During the long, dramatic lead-up to special prosecutor Patrick Fitzgerald’s anticlimactic indictment of I. Lewis “Scooter” Libby, the Left was getting electric with anticipation. On some of the more prominent Internet sites, liberal bloggers even started calling the expected thunderclap of justice “Fitzmas”–as in Merry Fitzmas, Fitzmastime is here, and so on.
After Fitzgerald’s press conference, however, the prosecutor’s office ought to have handed out official “All I Got For Fitzmas Was This Lousy T-Shirt” apparel. That way, Sen. Reid could have handed them out for his closed-door hissy fit on Tuesday.
One does not want to proclaim, with John Kerryesque gravity, that the future is still unknown. (Yes, that’s why they call it “the future.”) But it sure looks to me like this investigation is going nowhere. And judging from Senate Democrats’ desperate attempt to make every day Fitzmas, they think so, too.
Let’s go over the indictments as quickly as we can. First, Scooter Libby, the vice president’s chief of staff and an aide to the president, allegedly lied to investigators and the grand jury about phone conversations he had in response to the Fitzgerald investigation. Libby claims he’s completely innocent.
Second … oh wait, there is no second. That’s it. The five indictments are all variations of the same charge. Fitzgerald claims Libby lied on multiple occasions, requiring multiple indictments. Libby claims he told the truth on multiple occasions. If Libby’s lying about that, he should go to jail.
But whatever the truth may be in Libby’s case, it offers absolutely nothing by way of corroboration that Bush “lied us into war.” It reveals nothing about who the original leaker of Valerie Plame’s identity was. The indictments provide no foundation for the preening martyrdom Joseph Wilson is wrapping himself in.
Let’s take these one at a time. This saga begins when former Ambassador Joe Wilson took to the pages of the New York Times in 2003 to lambaste the administration for saying Iraq had sought uranium “yellowcake” in Africa. Wilson had been sent to Niger by the CIA to investigate the matter and came to conclusions at variance with the administration’s yellowcake story. After peddling his opinions to journalists on background, Wilson picked up his own pen and attacked Bush for citing the Africa connection in his State of the Union address.
The problem: From the beginning, Wilson has had an uneasy relationship with the truth. Early on, when he was shopping his story anonymously to reporters, he led Walter Pincus of the Washington Post to believe that he’d seen the forged documents that prompted the intelligence in the first place. He hadn’t seen them–and couldn’t have at the time of his investigation, since they came to light later. He admitted later that he’d “misspoken.”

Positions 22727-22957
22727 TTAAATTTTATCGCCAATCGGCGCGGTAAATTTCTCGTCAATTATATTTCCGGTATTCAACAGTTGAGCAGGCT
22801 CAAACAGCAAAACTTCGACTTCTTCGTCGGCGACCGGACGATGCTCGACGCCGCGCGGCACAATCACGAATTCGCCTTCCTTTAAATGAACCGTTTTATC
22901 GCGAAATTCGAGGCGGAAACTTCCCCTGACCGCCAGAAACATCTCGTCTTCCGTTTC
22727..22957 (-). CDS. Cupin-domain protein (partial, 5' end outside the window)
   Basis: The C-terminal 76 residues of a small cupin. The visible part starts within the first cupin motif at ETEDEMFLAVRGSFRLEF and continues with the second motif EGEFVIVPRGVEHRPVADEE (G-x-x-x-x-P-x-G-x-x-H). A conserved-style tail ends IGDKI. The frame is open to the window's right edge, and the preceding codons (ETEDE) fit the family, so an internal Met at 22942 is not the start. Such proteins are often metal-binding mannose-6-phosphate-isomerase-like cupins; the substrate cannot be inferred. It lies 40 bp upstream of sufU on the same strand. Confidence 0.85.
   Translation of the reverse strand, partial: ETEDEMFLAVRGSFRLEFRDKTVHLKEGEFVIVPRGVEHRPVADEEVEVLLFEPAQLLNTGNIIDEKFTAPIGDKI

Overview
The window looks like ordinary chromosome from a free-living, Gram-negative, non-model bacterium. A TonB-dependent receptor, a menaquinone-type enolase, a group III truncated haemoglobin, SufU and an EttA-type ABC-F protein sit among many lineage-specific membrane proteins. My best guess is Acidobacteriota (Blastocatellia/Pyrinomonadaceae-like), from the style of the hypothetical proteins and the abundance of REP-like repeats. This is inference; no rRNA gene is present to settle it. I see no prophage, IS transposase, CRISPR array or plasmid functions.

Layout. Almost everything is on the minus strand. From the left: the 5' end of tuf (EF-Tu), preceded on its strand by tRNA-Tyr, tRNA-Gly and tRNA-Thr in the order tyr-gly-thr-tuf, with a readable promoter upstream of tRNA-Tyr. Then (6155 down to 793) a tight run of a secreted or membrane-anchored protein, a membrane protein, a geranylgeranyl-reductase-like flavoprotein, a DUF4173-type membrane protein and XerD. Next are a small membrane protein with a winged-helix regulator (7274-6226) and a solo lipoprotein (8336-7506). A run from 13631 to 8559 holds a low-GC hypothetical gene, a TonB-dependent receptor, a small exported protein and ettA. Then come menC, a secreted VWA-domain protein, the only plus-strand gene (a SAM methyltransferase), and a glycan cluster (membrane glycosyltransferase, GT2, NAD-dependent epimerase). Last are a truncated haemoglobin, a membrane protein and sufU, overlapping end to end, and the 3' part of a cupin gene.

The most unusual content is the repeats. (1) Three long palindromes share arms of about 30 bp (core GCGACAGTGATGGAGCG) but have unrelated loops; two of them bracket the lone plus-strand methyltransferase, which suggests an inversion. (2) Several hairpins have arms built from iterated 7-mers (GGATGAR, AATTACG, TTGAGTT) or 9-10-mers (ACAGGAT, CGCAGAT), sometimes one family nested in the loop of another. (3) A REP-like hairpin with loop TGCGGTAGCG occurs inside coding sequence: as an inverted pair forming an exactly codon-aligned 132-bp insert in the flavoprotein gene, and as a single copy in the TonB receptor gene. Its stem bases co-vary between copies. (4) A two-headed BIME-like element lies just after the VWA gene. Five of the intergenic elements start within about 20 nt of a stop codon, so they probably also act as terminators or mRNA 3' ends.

Then there’s Wilson’s claim in the Times broadside that he’d closed the case on the Africa connection but that Cheney and the White House knowingly used the “16 words” about Iraq seeking uranium anyway. In fact, Wilson’s own report was hardly definitive. Moreover, Cheney had never even seen it. And, by the way, most European intelligence agencies, including the Brits stand by their findings that Iraq sought African uranium.
The best you can say about Wilson is that he has a credibility problem. But the more important point is that the entire Iraq war did not hinge on anything having to do with Joe Wilson or Valerie Plame. If you want to say Bush lied us into war, go right ahead. But at least do some justice to the incredibly broad conspiracy of deceit that painted Saddam Hussein as a threat–it stretches from Bill and Hillary Clinton to Nancy Pelosi to the New York Times.
We have been told incessantly that antiwar columnist Robert Novak was used by the White House to punish Joe Wilson by exposing the identity of Valerie Plame, his CIA operative wife. At first, the more hysterical types insisted this was done explicitly to put Plame’s life in danger. That will shut them up! Now the charge is that this was merely part of a “smear campaign” with the same intent.
Both charges are nonsense. Indeed, Fitzgerald knows who Novak’s sources were and saw no need to file any charges on that front. As for the smear thing, please. Joe Klein writes in Newsweek of “how the White House reflexively dealt with unpleasant news: destroy the messenger.” This from a defender of the previous president, who called Monica Lewinsky a stalker and who had a penchant for siccing private investigators on his opponents?
But let’s be clear. Rebutting someone else’s false charges is not a “smear.” Indeed, when dealing with a feckless weasel like Wilson, who made these charges in bad faith, it is an obligation to rebut them. No one should deliberately out CIA agents. But, short of that, Wilson deserved everything he got.
Until the Senate meltdown, the liberal hope was that Libby’s trial–if it ever gets to a trial–would unravel the Bush presidency. That was never likely, since both the prosecution and defense have no interest in going down that road. Sen. Reid seems to have realized this. And so, even though the Senate intelligence Committee has already investigated prewar intelligence, Reid wants a do-over to put some fizz back in Fitzmas.
–(c) 2005 Tribune Media Services